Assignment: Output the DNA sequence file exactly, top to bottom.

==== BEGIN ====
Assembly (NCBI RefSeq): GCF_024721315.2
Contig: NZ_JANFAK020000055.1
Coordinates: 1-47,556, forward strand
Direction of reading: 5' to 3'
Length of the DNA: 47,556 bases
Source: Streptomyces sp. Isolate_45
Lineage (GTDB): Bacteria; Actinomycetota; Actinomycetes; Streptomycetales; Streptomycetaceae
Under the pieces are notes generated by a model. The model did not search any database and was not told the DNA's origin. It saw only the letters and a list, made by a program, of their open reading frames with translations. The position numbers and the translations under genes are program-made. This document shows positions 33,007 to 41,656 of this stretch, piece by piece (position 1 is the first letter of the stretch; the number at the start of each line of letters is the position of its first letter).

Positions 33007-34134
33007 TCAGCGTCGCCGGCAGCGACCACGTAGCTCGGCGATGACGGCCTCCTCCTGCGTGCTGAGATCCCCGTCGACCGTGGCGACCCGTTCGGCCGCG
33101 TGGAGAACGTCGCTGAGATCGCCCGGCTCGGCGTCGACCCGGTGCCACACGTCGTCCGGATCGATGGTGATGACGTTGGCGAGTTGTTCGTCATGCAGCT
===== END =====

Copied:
Assembly (NCBI RefSeq): GCF_024721315.2
Contig: NZ_JANFAK020000055.1
Coordinates: 1-47,556, forward strand
Direction of reading: 5' to 3'
Length of the DNA: 47,556 bases
Source: Streptomyces sp. Isolate_45
Lineage (GTDB): Bacteria; Actinomycetota; Actinomycetes; Streptomycetales; Streptomycetaceae
Under the pieces are notes generated by a model. The model did not search any database and was not told the DNA's origin. It saw only the letters and a list, made by a program, of their open reading frames with translations. The position numbers and the translations under genes are program-made. This document shows positions 33,007 to 41,656 of this stretch, piece by piece (position 1 is the first letter of the stretch; the number at the start of each line of letters is the position of its first letter).

Positions 33007-34134
33007 TCAGCGTCGCCGGCAGCGACCACGTAGCTCGGCGATGACGGCCTCCTCCTGCGTGCTGAGATCCCCGTCGACCGTGGCGACCCGTTCGGCCGCG
33101 TGGAGAACGTCGCTGAGATCGCCCGGCTCGGCGTCGACCCGGTGCCACACGTCGTCCGGATCGATGGTGATGACGTTGGCGAGTTGTTCGTCATGCAGCT